Ag Today August 18, 2017

Grapevine scourge has returned to Temecula Valley’s Wine Country

By Aaron Claverie, Riverside Press-Enterprise

The glassy-winged sharpshooter, a flying menace that devastated the Temecula Valley Wine Country in the late 1990s, has made an ominous comeback.

The insect — which carries the deadly-to-grapevines Pierce’s Disease — has been detected in area orange groves.

UC Riverside scientist Matt Daugherty, who leads the monitoring efforts in the region, said this week that his team captured more than 1,500 of the half-inch shooters last month in the groves, the largest haul since a trapping program was instituted in 2003.

“It’s certainly very scary,” he said, adding that the previous recorded high for the region was in 2008 when around 1,000 insects were detected.

In the late ’90s, the region’s growers had around 3,500 planted acres of vineyards, producing fruit that was largely shipped off to wineries in other parts of the state. That number dipped to 1,000 acres in the wake of the sharpshooter’s invasion, which left grapevines starving for water due to the injection of the bacterium the sharpshooters can carry.

The growers who survived the collapse adapted, planting new varietals that were a bit more hardy. Others sold their land to investors who started up small wineries that catered to adventurous wine lovers.

Those small wineries helped prove the viability of the region as a winemaking area and new money followed, including investment from China, turning the area into a tourist destination popular with daytrippers, wedding planners and snowbirds.

Even with Wine Country’s rebound, the total number of acres planted — 1,800 — is still only around half what it was before the collapse.

Growers have attributed the severe uptick of the sharpshooters to the winter storms that revived some citrus groves that had been fallowed during the drought. When the rains came, the water injected life into untreated trees and provided a fertile breeding ground.

“They respond positively to warmish and wet winters and springs,” Daugherty said. “It’s really plausible the big influx of rain could have kicked off new production.”

There also is speculation that the elimination of funding for an orange grove spraying program, which had been credited for keeping the insect from making the relatively short flight to the area’s vineyards, could have given the sharpshooters a new lease on life.

Daugherty said his team has not yet pinpointed the exact reason for the increase but they are actively working on it. At the same time, they are providing the region’s winegrowers and citrus farmers — who also are dealing with citrus greening disease — with data showing areas where the sharpshooter is especially vigorous. They also are testing to see if these modern sharpshooters have become immune to the pesticides that have long been used to control the population, which would be a troubling turn of events.

“Whether this is one blip or not, we don’t know,” he said.

Responding to the sharpshooter’s resurgence, the Temecula Valley Winegrowers Association’s viticulture committee is putting together a protocol for trapping and spraying and will be distributing the plan not only to its members, but non-member small growers in the area.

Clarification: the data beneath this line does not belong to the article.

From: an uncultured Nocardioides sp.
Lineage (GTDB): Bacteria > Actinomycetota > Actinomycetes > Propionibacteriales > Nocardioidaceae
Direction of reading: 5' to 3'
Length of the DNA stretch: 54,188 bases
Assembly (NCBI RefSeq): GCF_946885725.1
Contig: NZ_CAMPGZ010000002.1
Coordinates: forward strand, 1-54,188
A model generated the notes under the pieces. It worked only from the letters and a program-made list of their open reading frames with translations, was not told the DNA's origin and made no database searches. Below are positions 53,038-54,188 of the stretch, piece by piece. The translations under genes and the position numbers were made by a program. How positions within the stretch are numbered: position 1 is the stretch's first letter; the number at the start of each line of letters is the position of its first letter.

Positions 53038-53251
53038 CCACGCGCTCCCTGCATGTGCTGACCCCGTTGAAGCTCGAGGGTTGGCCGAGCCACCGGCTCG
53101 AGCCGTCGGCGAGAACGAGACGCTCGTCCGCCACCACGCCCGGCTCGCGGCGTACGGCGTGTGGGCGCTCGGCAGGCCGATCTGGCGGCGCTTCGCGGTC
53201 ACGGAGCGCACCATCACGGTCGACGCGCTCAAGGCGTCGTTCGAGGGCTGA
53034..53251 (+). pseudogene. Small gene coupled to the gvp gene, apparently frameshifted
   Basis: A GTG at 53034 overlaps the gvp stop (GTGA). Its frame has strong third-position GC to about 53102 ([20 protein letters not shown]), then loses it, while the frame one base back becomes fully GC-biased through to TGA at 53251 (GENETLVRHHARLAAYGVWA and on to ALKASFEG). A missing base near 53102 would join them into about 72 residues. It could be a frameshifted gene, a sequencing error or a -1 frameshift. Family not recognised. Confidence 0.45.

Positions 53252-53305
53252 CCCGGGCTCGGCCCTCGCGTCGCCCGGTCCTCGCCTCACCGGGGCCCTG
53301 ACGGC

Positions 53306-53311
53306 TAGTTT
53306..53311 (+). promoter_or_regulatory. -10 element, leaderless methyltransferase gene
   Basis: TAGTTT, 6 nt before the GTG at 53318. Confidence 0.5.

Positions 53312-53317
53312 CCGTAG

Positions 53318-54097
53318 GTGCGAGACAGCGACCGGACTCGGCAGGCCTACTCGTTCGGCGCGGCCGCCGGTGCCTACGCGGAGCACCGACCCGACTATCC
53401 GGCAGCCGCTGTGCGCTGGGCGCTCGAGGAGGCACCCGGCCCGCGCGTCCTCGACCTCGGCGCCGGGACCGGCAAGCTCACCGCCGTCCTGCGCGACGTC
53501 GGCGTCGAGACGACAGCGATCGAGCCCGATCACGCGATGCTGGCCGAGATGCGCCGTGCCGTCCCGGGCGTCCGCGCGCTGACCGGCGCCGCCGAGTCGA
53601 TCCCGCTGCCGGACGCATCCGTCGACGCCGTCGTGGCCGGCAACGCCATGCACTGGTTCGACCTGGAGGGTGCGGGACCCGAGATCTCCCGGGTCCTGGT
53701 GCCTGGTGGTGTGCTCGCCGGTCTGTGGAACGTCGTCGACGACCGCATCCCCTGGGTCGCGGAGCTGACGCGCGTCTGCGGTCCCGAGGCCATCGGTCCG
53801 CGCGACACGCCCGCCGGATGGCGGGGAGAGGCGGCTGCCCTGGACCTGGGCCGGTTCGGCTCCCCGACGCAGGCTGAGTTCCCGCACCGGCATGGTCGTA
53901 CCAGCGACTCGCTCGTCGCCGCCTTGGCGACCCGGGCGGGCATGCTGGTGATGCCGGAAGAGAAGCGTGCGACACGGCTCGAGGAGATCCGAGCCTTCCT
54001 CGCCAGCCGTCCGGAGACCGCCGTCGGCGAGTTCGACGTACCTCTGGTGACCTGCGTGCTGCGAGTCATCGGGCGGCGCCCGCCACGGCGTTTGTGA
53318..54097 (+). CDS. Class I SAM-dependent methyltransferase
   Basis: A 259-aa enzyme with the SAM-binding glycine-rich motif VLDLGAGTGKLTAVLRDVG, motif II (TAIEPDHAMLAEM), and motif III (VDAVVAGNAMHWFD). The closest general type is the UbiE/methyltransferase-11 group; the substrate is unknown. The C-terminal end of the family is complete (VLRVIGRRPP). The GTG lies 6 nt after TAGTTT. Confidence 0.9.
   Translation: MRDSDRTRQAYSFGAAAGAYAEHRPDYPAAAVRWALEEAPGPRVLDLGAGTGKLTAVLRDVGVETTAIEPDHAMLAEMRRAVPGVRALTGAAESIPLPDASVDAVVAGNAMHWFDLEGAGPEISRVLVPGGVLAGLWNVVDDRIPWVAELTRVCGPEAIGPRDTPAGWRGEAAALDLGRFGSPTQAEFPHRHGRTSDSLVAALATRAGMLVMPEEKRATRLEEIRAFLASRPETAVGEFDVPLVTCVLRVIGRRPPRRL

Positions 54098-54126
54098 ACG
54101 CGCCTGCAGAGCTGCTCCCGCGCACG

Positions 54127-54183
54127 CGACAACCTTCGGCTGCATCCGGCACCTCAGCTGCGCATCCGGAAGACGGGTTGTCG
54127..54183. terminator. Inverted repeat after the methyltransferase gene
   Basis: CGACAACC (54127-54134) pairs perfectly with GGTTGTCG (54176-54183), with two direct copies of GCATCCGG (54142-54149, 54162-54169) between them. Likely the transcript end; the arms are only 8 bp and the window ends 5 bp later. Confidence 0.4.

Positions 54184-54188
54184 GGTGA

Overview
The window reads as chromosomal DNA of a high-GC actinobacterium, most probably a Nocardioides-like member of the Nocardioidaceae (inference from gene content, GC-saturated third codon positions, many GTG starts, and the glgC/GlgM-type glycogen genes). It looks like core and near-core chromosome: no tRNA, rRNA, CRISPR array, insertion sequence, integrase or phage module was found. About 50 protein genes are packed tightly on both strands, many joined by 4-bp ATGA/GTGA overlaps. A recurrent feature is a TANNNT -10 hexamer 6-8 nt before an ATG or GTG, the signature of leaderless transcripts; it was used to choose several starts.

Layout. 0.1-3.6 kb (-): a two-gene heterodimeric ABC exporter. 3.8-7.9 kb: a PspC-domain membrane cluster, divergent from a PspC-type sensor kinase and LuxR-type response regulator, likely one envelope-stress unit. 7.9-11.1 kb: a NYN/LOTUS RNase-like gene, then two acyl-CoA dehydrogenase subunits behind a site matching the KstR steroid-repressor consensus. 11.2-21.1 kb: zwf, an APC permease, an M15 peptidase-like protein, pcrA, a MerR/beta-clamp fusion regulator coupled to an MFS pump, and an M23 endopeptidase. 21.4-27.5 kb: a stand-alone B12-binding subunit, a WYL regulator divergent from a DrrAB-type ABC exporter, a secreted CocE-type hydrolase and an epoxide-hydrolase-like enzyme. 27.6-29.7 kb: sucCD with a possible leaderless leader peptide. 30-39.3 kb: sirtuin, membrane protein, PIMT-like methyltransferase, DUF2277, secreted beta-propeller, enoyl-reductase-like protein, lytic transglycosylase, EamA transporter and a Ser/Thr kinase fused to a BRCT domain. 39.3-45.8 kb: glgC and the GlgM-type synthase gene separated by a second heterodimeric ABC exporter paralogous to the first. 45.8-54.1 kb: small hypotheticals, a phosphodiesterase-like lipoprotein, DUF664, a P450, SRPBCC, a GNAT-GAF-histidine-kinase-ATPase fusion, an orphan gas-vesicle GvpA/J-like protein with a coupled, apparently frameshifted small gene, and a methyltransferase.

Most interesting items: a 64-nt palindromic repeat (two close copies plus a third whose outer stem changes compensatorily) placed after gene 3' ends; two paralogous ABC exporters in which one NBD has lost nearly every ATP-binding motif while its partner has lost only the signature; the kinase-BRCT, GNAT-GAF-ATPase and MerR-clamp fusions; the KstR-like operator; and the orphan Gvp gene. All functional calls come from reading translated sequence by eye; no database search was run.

“We’ll also be distributing traps to anyone who would like to set them up in their vineyards,” said Krista Chaich, the association’s director of operations.

Ben Drake, a grower who vividly recalls the late 1990s infestation, said this week that the state’s decision around three years ago to cut the funding — which amounted to $5 million or so that helped cover the cost of spraying in orange groves that specifically targeted sharpshooters — was a bad call.

“Some pressure needs to be put on the county to do something about this thing,” he said. “We’re right back where we were in 1999.”

This year’s grape harvest wasn’t affected by the increase, Drake said, but it could be an issue in future years if the bugs show a resistance to the Admire-brand insecticide that has proven effective in the past.

Greg Pennyroyal, vineyard manager for Wilson Creek Winery, said it’s important to note that the large increase in sharpshooters was discovered as part of the ongoing monitoring of the area’s citrus orchards, not the vineyards.

“The uptick isn’t an imminent threat to the vineyards yet, it’s an early indicator that we may have an issue later,” he said. “It’s urgent that we act now so we can avoid catastrophic problems.”

In addition to issuing the protocol and distributing traps, the association will be conducting seminars next month to train growers how to look for Pierce’s Disease.

In the late 1990s, growers waited too long to rip out vines, he said, allowing Pierce’s Disease to flourish. Once the disease takes hold of a vine, the sharpshooter’s presence, which is always a nuisance, becomes a deadly threat because the shooter can easily spread the bacterium to neighboring vines.

“Nowadays we’re ahead of the curve; we learned our lesson,” he said.


What is it?: A bacterium, Xylella Fastidiosa, spread by glassy-winged sharpshooters that feed on infected vegetation and then inject the bacterium into the sap of nearby grapevines.

What happens?: The bacterium lives and multiplies in a plant’s xylem, eventually blocking the movement of water and killing the vine.

What can be done?: There is no known cure for Pierce’s Disease.

Is it dangerous to people?: It affects only plant physiology and the vine’s ability to produce a crop, and does not affect wine quality and or pose a health risk to wine consumers.

What other plants are affected?: There are many other important California crops and commodities threatened by Pierce’s Disease, including almonds, citrus, stone fruits, alfalfa and oleander.


Source: Wine Institute